For better or worse, the default position of non-belief/unbelief, is that when we hear someone try to make their case whether for blood atonement, or golden plates, or Xenu, or heavenly paradise, or eternal torment, God’s chosen people or proxy messengers, or revealed sacred text…a reasonable response would entail observing, “Sounds like bullsh!t to me!”

    Religion is regarded by the common people as true, by the wise as false, and by the rulers as useful. ~ Lucius Annaeus Seneca

  9. LanceThruster

    An article called “The Atheist Delusion” also deals with the contrast in worldview –

  10. LanceThruster

    I’ll tackle the articles in no particular order. In regards to the one about better to trust the religious, what comes to mind are all those ponzi schemes done through churches that are able to gain the trust and then bilk the parishioners on some shady investment. The victims most always are shocked that their fellow religious bretheren could do such a thing. The idea that one behaves better if monitored is one thing, but I would think does not hold up to any real effect when the nature of the one monitoring is a creation of your own mind, but rather the nature of the integrity of the individual. All cross-sections of humanity have their scoundrels.

    Furthermore, I have seen the religious carry on with an attitude that their behavior is sanctioned by their respective gods, so that you get the feeling that whatever flaws there are in their own character, they know their god looks on approvingly/forgivingly, whereas anyone else is not guaranteed to be ‘making the cut.’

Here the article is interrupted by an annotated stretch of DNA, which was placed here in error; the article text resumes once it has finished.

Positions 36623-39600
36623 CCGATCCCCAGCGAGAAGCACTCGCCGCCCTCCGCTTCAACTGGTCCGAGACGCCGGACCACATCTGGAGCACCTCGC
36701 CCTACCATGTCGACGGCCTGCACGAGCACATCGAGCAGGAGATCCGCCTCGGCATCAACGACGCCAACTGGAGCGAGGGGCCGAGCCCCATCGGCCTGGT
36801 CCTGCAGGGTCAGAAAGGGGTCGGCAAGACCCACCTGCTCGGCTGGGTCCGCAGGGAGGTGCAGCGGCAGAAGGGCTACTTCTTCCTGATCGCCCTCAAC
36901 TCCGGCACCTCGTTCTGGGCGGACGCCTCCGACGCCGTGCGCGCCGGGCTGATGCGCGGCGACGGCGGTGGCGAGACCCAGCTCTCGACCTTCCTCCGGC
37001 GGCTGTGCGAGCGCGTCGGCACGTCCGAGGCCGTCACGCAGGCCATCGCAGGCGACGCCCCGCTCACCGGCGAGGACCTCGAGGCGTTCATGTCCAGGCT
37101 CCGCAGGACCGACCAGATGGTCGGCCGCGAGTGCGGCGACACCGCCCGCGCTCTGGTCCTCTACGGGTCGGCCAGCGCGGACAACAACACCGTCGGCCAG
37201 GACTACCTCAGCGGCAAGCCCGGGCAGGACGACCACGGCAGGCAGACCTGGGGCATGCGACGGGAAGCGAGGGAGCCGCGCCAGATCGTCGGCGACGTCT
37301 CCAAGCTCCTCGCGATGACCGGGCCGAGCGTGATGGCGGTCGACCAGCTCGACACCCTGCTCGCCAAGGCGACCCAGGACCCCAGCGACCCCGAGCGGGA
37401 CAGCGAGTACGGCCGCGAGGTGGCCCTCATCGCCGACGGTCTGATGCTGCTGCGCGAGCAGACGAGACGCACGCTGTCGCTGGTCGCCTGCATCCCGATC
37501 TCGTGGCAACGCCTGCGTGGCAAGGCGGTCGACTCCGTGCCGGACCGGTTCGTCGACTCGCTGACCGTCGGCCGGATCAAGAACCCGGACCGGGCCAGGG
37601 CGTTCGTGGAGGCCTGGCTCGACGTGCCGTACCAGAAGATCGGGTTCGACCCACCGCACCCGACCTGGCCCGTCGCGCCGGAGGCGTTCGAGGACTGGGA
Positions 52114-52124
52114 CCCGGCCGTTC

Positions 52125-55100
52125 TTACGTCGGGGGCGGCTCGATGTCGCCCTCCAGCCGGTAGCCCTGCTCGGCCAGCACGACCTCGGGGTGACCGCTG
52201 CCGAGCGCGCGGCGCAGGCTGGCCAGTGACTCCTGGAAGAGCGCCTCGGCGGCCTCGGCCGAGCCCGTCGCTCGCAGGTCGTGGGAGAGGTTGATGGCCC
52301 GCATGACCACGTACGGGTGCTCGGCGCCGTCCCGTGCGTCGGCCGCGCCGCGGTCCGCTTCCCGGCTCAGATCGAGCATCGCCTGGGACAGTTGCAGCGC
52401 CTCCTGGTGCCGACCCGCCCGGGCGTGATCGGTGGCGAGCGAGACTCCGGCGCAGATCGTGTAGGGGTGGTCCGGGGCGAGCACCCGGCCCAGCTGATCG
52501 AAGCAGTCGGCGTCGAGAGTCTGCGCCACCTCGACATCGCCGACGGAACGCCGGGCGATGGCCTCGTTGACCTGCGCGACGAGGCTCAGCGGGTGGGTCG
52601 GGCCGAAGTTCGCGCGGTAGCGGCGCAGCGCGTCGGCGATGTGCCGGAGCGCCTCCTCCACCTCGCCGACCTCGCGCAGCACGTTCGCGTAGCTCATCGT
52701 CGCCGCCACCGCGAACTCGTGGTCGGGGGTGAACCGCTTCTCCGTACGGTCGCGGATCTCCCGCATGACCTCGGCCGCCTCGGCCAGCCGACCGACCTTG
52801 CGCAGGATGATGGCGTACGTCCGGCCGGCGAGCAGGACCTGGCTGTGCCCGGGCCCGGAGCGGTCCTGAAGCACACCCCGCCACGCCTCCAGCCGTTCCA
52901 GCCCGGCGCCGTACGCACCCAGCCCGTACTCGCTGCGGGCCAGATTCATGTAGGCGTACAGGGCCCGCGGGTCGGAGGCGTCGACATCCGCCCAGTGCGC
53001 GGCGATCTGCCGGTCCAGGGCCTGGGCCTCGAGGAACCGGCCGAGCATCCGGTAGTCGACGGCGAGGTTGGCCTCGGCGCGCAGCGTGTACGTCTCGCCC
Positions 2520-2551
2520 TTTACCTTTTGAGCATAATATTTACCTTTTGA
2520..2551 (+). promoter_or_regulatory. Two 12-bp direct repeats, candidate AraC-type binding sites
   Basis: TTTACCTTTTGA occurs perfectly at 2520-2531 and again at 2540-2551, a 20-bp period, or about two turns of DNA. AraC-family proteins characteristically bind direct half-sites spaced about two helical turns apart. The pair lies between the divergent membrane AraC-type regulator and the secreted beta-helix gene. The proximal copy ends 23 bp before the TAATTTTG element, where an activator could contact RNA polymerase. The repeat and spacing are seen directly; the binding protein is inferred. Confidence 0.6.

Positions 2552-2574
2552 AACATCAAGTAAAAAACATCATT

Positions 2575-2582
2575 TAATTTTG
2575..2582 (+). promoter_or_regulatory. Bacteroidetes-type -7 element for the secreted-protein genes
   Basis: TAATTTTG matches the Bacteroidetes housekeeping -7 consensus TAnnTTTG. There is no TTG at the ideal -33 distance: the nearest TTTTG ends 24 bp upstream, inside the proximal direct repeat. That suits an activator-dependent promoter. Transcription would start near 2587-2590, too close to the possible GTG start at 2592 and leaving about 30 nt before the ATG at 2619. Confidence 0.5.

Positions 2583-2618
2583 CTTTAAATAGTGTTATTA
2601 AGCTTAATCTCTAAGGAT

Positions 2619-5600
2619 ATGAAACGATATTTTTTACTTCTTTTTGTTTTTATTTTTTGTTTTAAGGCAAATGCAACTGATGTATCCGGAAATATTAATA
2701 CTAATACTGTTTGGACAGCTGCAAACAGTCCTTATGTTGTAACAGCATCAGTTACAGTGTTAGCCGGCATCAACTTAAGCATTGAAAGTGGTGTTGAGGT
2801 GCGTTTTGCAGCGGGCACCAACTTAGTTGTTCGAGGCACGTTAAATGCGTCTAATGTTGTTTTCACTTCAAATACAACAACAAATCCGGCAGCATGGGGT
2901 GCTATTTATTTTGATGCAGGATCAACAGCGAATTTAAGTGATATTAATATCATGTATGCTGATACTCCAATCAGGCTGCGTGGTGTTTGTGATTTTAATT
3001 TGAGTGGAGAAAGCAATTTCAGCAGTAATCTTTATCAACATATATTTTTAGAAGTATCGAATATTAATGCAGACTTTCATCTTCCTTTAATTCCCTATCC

Additionally, there is the aspect of a wolf in sheep’s clothing. I’ve often felt (though controversial) that pedophile priests *must* in many instances be ‘godless’ because who could actually believe the doctrine of an all-knowing God punishing such acts accordingly with regards to their abominable nature…and still commit them. That’s an individual that is so twisted that even if they agonize over it, they’ll still commit the act, hypothetical consequences be damned. If they truly believe, maybe it has to do with a hubris that God knows what was in their heart and forgives them for giving in to the desires whose temptations they were unable to resist.

    Hard to say. There’s the thoughtful atheist, and the jerk that thinks there’s no limits imposed by anyone or anything to their behavior and acts accordingly, and thoughtful and less than thoughful religionists. Again…laregly hard to stereotype.

    I at least know that when I can determine that someone is a follower of what is commonly referred to as “Republican Jesus,” then their behavior has almost zero correlation the the actual teachings of Jesus.

    • @LT Love this quote. Religion is regarded by the common people as true, by the wise as false, and by the rulers as useful. ~ Lucius Annaeus Seneca

      I’ve often wondered, too, how a priest or pastor can violate a person and then get into bed and say their prayers. Is it that they are godless or is there some sort of disconnect within their inner and outer worlds, a mental illness? Also, it doesn’t seem to help that the modern christian god is so “forgiving.” The funny thing is that people say god forgave them or that they are saved, yet there’s no evidence he puts his hands into this world and does that. How do you prove you’ve been saved or forgiven for sinning over and over again?

  11. LanceThruster

    For the record, I very much liked this comment at the above piece discussed in their comment section —

    Sunday, Jul 1, 2012 08:36 AM PDT